I understand that fashion is a subjective beast and that many “rules” are made to be broken, but there’s a reason that certain ways of dressing are more widely accepted than others; they just look better. This is not an exhaustive list, but these are the most prominent ones I see most often.


1) Wearing clunky slip-on shoes with a suit.

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Your shoes are the single most important part of your wardrobe. They are the first contact with the ground and take the most abuse throughout the day. No one item in your wardrobe can elevate your outfit quite like the way a good pair of shoes can. Unfortunately, due to the prevalence of stores like Aldo and Spring at the mall, most guys default to a pair of clunky, slip-on, square-toed shoes from these places to wear with their suit.

The first problem with doing this is that these shoes look cheap. I understand that many guys just starting out don’t have the most cash to spend on a nice pair of shoes, but if you’re going to invest in one thing, it’s a nice pair of shoes. Many other places exist aside from the mall that allow you to purchase a nice pair of shoes on the cheap. Try discount stores, eBay, thrift stores, etc…A cheap suit with good shoes will always look infinitely better than a nice suit with cheap shoes. One of the main reasons for this is that humans can see the quality of leather much easier than suiting material like wool.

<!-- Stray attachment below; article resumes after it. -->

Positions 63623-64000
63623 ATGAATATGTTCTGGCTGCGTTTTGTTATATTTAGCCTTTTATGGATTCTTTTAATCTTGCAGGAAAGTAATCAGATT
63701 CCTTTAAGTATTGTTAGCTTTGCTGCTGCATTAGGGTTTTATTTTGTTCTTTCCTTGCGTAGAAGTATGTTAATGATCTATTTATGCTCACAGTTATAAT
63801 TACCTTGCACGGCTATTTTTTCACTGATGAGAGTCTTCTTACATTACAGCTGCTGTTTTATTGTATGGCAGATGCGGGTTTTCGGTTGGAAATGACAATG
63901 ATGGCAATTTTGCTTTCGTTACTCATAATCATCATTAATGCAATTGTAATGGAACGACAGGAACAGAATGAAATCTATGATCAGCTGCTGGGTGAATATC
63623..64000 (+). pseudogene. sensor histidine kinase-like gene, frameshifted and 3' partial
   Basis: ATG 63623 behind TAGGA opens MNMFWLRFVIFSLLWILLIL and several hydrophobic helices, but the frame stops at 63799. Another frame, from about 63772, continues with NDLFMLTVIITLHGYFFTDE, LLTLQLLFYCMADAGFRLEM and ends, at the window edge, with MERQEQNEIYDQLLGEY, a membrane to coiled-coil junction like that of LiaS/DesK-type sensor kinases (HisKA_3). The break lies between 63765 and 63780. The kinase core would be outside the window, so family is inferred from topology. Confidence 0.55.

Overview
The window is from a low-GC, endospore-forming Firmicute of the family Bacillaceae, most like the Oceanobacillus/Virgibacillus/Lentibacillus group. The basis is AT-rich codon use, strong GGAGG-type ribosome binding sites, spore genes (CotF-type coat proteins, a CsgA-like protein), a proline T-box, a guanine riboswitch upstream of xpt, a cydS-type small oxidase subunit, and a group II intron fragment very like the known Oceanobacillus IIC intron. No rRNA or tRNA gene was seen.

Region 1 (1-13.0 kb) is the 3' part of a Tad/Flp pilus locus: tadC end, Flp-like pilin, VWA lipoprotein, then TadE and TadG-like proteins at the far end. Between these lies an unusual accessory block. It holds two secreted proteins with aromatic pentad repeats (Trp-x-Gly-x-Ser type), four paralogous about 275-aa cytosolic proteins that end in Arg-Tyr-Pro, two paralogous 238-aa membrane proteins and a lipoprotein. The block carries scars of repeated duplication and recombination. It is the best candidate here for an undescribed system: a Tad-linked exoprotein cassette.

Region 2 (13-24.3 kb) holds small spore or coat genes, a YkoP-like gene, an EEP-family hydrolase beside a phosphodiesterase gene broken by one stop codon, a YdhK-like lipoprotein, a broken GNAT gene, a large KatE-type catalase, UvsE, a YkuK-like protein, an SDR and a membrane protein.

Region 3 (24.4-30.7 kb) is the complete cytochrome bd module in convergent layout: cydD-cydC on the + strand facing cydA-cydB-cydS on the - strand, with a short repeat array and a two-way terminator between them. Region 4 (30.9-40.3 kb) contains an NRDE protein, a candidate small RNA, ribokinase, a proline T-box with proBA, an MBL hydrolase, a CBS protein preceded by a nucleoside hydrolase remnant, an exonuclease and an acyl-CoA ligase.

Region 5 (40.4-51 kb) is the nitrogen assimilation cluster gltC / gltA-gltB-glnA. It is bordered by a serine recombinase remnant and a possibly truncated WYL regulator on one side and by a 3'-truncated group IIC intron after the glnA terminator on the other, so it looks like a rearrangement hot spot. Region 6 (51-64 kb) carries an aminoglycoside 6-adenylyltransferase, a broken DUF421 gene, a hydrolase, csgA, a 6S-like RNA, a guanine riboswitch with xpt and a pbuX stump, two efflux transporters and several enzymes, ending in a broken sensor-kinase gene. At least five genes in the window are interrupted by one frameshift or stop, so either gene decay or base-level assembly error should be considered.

If you’re wearing loafers with a suit, make sure it’s in a more casual setting. It’s just an accepted practice that your shoes should have laces in a business or formal setting.


2) Wearing a tie that is a lighter colour than their dress shirt.

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The rule of thumb is that your tie should always be a darker colour than your dress shirt in a business or formal setting. What you wear out to the club falls under totally different criteria.

  203Your shirt should also never be the same shade of colour that your tie is, even it has stripes. While you might think that your shirt and tie “match”, the reason that you wear a tie is to create a visual interesting strip to break up the blocks of colour that your jacket and shirt create, ideally in a colour that compliments them to form a balanced colour palette. By picking a tie that is lighter than your shirt, you ruin that balance. The last thing you want to do is make your tie lighter than your shirt because it ruins the visual effect. Same goes for matching your tie too closely to your dress shirt. The reason this is seen so often is that employees at a lot of low-end menswear stores in such as Moore’s or Tip Top Tailors often dress this way, which gives the false impression that it is correct. Dress shirts and ties that are sold in a combined package (as per the examples on the right) are also guilty of this, so it makes sense that many guys would wear the shirt/tie combo just as it came in the package.